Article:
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Offense evolving as Arizona men’s basketball heads into ‘All-Star break’

The smaller lineup could end up producing big returns

arizona-wildcats-mens-basketball-offense-shooting-adjustments-small-lineup-pac12-2023-tommy-lloyd Zachary BonDurant-USA TODAY Sports

Arizona only has one game this week, hosting ASU on Saturday for the home finale, after seven consecutive weeks playing on Thursday night and then Saturday afternoon/evening, often with a bus drive or flight in between those games.

“This is our All-Star break,” said UA coach Tommy Lloyd after the 78-68 win over Colorado. “We need a break. We need a few extra days off this week to kind of refresh physically, mentally. We need a few days of practices to work on Arizona, clean some stuff up, and we need to kind of tighten things up for the stretch run.”

Lloyd said he himself also needs a few days off from the grind, though the first part of that included him attending the NBA All-Star Game Sunday in Salt Lake City to watch ex-Wildcat Lauri Markkanen and one of his former Gonzaga players, Domantas Sabonis. He also hopes to get in some time on his home pickleball court—“I hand out ass whoopings for free,” he told reporters as he exited the post-Colorado press conference—but there will still be plenty of time for him to get into the lab and draw up some game plans for ASU, as well as the huge season-ending series at the Los Angeles schools.

After that is the Pac-12 Tournament, where Arizona (24-4, 13-4) will most likely be the No. 2 seed, then the NCAA tourney (also with a probable No. 2 seed, based on both the NCAA’s early projection and those on

Don’t expect the UA to do too much tinkering, but if there is one place where it can stand to be more consistent is with its offensive balance. A sneak peak at what that might look like has been on display for parts of the last three games, when due to a combination of fatigue and Azuolas Tubelis’ foul trouble, the Wildcats have gone super small a fair amount.

“It’s not part of the plan, Zu sitting,” Lloyd said. “I’m always gonna look at it as a blessing in disguise, and that’s how you have to attack it and we need to be. We got to diversify our minds a little bit.”

Arizona went without a big man twice at Stanford, resulting in a 13-0 run late in the first half that gave the Wildcats their biggest lead at nine, and against Colorado the Wildcats used it for a 3:23 stretch in which all eight points they scored were in the paint or at the line. Seven straight in the middle of that Stanford run were also inside, off layups or short jumpers, the product of a newly discovered willingness for the UA’s guards and wings to drive to the basket.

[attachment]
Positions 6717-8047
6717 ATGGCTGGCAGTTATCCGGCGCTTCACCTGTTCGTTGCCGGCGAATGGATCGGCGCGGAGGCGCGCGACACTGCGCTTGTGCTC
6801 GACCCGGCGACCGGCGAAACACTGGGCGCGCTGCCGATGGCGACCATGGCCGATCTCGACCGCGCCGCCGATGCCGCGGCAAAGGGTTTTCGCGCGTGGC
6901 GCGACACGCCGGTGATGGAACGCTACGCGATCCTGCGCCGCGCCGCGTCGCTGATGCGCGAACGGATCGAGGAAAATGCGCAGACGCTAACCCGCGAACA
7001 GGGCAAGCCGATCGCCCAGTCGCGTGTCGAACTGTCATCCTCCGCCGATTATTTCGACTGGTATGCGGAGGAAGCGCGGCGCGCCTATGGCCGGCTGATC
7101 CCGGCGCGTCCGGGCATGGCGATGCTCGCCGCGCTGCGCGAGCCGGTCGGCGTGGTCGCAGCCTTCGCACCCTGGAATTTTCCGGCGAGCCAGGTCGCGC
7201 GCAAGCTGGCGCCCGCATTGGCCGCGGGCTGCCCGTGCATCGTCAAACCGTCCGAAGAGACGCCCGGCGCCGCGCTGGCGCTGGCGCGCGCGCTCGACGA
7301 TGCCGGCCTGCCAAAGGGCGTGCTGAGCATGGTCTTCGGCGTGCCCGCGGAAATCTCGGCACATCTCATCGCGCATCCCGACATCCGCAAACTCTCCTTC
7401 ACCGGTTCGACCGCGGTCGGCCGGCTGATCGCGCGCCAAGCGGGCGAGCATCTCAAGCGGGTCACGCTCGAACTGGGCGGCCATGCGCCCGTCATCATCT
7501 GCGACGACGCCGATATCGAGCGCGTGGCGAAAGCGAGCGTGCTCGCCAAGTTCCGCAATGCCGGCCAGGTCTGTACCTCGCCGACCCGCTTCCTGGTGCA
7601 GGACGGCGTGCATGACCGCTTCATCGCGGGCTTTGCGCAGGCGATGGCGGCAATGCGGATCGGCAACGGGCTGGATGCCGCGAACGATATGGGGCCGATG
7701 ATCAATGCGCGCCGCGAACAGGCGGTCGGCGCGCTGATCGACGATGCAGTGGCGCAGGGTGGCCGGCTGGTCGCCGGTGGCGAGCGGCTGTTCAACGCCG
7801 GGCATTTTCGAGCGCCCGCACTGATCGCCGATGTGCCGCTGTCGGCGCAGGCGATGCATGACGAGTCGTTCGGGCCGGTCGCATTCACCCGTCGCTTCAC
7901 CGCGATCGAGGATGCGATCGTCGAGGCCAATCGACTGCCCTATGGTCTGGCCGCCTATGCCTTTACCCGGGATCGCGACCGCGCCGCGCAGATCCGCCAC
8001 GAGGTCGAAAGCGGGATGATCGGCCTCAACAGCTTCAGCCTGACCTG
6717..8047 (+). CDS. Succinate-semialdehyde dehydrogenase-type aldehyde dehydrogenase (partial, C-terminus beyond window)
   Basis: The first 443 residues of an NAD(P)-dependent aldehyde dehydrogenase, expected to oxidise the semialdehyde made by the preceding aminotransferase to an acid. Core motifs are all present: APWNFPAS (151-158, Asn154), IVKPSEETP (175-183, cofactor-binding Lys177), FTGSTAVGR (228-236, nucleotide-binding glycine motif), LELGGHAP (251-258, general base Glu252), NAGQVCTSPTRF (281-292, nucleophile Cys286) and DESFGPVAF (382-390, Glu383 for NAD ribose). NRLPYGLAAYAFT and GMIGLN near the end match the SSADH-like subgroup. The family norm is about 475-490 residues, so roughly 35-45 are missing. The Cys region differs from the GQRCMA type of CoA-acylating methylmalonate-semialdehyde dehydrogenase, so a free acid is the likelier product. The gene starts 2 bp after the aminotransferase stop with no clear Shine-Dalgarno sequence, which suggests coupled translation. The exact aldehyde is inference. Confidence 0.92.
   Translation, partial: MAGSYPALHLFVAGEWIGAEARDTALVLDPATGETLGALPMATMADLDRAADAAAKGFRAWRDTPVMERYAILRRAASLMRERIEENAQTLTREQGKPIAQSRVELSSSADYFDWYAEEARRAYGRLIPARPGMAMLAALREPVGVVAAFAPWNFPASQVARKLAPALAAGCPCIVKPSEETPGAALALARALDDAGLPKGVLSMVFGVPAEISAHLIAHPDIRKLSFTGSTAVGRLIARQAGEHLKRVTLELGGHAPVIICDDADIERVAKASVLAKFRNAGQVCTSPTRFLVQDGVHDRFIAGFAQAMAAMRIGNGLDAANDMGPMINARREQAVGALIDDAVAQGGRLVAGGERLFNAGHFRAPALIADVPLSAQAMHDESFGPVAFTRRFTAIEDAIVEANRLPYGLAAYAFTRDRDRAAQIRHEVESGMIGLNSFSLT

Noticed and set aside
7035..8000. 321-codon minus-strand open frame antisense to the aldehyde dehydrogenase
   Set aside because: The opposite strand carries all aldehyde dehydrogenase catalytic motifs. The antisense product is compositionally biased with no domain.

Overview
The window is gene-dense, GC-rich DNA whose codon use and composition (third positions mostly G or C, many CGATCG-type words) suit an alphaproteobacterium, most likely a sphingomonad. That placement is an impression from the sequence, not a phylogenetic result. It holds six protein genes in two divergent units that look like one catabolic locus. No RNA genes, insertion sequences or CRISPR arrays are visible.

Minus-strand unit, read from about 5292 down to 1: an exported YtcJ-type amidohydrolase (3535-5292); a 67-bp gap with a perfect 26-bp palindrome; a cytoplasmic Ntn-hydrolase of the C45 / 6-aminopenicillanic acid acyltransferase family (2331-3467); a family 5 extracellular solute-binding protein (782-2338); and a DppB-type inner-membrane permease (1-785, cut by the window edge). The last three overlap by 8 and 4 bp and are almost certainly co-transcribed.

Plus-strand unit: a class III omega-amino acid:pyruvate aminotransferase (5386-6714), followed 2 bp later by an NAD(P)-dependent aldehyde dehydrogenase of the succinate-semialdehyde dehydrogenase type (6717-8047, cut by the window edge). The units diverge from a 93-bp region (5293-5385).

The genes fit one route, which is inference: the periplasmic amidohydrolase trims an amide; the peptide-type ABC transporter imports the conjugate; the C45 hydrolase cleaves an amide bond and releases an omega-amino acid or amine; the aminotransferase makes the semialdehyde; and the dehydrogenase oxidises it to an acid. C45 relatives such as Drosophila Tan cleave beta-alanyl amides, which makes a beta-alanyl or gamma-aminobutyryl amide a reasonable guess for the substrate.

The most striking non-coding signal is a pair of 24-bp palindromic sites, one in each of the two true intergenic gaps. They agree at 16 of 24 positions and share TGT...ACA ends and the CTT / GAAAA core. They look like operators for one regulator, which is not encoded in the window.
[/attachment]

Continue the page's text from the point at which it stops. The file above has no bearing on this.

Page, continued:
The move to a smaller lineup more often began when Lloyd cut the rotation to seven, as the absence of Henri Veesaar and Dylan Anderson from the mix made it more common for only one big.

“I think that playing small with four guards out there is good for us and, and playing the five guards together for a stretch is going to be good for us too,” Lloyd said.

So far it’s produced good results, mostly because players who hadn’t previously been going inside have. Pelle Larsson had really been the only non-forward to previously show a drive to … drive, though he still averages only 3.6 2-point attempts per game. He’s taken 17 2-point shots the past three contests, just two against Colorado, though he made up for it by getting to the foul line for 10 free throws.

Larsson’s 117 free throw attempts are third on the team behind Oumar Ballo (172) and Tubelis (136). He’s shooting 86.3 percent from the line for the season, making 35 in a row at one point, and leads the Pac-12 at 91.8 percent in conference games.

“He’s doing a great job,” Lloyd said of Larsson, who since moving to the bench is averaging 10.6 points and shooting 52.4 percent. “I think he picked up eight fouls (against Colorado). For a wing to pick up eight fouls in a game is pretty significant. Because not only is he getting free throws, it’s get us closer to the bonus.”

Arizona’s other guards aren’t drawing fouls with their aggression, but some are finishing more when shooting from inside the arc of late. Particularly Cedric Henderson Jr. and Kylan Boswell, who are a combined 19 of 26 on 2s the past three games.

“I think the Stanford loss really showed us that when our bigs aren’t in, or even when they are, we still need to drive to the rim,” said Henderson, who had 15 against Colorado and has been in double figures in five of 10 games since moving into the starting lineup. “We can’t just rely on trying to throw the ball over the top or trying to get the ball to the post. We have to figure out ways to help them out.”

The 88-62 win over Utah, though it didn’t feature any super small lineups, did see Henderson and Boswell take advantage of the Utes sagging on the post to hit a bunch of mid-range jumpers.

Ballo and Tubelis will continue to be the focal point of Arizona’s offense, and the 3-point shot will still play a big role since the Wildcats are third in the Pac-12, 34th nationally and the duo of Kerr Kriisa (71) and Courtney Ramey (68) are first and second in 3s in the league. But the less the Wildcats are dependent on either of those areas, since both have shown to have off nights, the more well-rounded they’ll be for the postseason and it’ll be much harder for opponents to game plan.